Chinese / Bowl / Ming period, Xuande era, 1426-1435Chinese
Ming period, Xuande era, 1426-1435

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Creator Nationality: Asian; Far East Asian; Chinese
Creator Name-CRT: Chinese
Title: Bowl
View: Full View
Creation Start Date: 1426
Creation End Date: 1435
Creation Date: Ming period, Xuande era, 1426-1435
Creation Place: China, Jiangxi Province
Object Type: Decorative Arts and Utilitarian Objects
Classification Term: Ceramics
Materials and Techniques: Porcelain painted with underglaze cobalt blue (Jingdezhen ware)
Dimensions: H. 4 3/8 in. (11.1 cm); D. 12 in. (30.5 cm)
AMICA Contributor: Asia Society
Owner Location: New York, New York, USA
ID Number: 1993.005
Credit Line: Asia Society: Estate of Blanchette Hooker Rockefeller
Context: Noted for their refined bodies and elegant shapes, porcelains made during the reigns of the Xuande (1426-1435) and Chenghua (1465-1487) emperors of the Ming dynasty (1368-1644) are ranked among the finest examples of imperial Chinese wares. Many of the characteristics of 15th-century porcelains result from increased imperial interest in ceramics. Ceramic production during this time--which was the near-exclusive domain of the imperial Jingdezhen kilns in Jiangxi Province--is noted for the development and refinement of techniques for making and decorating wares, and experimentation with shapes and designs.

The Xuande era also saw the development of themes that reflect the interests of the scholar-gentleman class. The imagery painted on the exterior of this large shallow blue-and-white bowl belongs to this category. Its theme, the Three Friends of Winter, is exquisitely painted in underglaze blue in a composition that covers the entire body of the bowl. Because pine, plum, and bamboo flourish even under adverse conditions, they are grouped together as the Three Friends of Winter (suihan sanyou), symbols of the upstanding character of a scholar-gentleman when faced with hardship. The grouping also has seasonal overtones, as the blossoming plum and green bamboo are among the first plants to bud when winter, marked by the evergreen pine, turns to spring.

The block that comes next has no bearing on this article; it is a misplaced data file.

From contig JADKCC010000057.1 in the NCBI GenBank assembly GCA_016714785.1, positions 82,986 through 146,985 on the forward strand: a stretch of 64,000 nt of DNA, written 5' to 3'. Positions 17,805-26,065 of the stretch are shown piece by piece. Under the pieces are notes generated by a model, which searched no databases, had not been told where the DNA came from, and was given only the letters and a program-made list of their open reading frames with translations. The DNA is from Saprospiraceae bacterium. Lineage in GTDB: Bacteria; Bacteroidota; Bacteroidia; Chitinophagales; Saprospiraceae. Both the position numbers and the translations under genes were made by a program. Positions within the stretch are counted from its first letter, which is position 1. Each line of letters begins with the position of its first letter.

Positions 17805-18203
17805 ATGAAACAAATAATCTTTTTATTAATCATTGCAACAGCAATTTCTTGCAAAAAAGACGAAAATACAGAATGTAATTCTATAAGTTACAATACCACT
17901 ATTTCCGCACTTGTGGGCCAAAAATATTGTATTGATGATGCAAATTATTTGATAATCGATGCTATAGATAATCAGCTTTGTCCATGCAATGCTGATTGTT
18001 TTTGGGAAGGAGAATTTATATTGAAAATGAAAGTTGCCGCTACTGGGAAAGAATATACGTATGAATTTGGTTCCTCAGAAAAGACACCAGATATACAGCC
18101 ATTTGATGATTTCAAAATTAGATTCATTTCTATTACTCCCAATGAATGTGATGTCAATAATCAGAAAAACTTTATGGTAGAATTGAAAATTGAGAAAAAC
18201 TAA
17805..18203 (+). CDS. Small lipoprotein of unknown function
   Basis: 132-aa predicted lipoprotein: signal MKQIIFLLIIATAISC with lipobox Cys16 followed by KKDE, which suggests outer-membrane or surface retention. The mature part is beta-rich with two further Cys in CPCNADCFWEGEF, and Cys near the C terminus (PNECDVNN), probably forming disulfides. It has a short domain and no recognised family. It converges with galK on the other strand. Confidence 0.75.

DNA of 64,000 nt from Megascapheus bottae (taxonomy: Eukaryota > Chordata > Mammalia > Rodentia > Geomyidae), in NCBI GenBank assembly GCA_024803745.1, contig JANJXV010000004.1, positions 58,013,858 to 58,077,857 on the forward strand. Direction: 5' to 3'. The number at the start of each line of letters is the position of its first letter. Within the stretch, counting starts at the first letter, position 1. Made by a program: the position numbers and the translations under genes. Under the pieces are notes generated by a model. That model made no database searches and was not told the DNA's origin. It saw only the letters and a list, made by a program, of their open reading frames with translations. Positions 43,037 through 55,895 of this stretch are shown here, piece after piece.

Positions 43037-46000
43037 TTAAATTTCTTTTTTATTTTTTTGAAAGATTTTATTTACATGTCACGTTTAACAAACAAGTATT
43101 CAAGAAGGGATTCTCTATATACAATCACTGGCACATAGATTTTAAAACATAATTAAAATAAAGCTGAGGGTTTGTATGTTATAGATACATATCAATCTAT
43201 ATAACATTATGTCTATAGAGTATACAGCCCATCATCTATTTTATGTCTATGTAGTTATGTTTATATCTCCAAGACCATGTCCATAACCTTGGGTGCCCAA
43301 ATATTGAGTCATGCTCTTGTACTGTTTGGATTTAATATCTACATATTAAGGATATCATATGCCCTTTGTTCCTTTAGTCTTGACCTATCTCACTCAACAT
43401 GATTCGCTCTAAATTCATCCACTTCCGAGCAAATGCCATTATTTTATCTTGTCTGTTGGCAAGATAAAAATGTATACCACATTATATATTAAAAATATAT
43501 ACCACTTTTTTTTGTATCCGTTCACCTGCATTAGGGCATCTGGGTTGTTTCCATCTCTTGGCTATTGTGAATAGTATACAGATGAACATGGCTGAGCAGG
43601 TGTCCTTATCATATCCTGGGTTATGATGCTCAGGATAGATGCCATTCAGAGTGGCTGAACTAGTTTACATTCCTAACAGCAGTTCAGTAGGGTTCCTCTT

Each of the three motifs here is repeated twice so that the design will cover the entire surface. A six-character Xuande mark is written on theexterior just below the rim.

Bowls of this shape are usually called 'dice bowls' in the West, presumably because they were believed to have been used in throwing dice. However, some questions remain regarding their actual use. They are generally more thickly potted than other porcelains bearing the Xuande reign mark. While the thicker body may reflect the intended function of the piece--whether or not this was the rolling of dice--other explanations are possible. For example, this thickness is similar to that found in Xuande-period porcelains produced for use outside the court, suggesting that thicker porcelains with imperial marks were made to be given as gifts by members of the court, which could explain the combination of a reign mark and a thicker body. In this case, the use of popular themes with scholarly overtones such as the Three Friends might reflect the taste of the scholar-gentleman and other bureaucrats who were employed at the court.

AMICA ID: ASIA.1993.005
AMICA Library Year: 1999
Media Metadata Rights: Copyright, Asia Society

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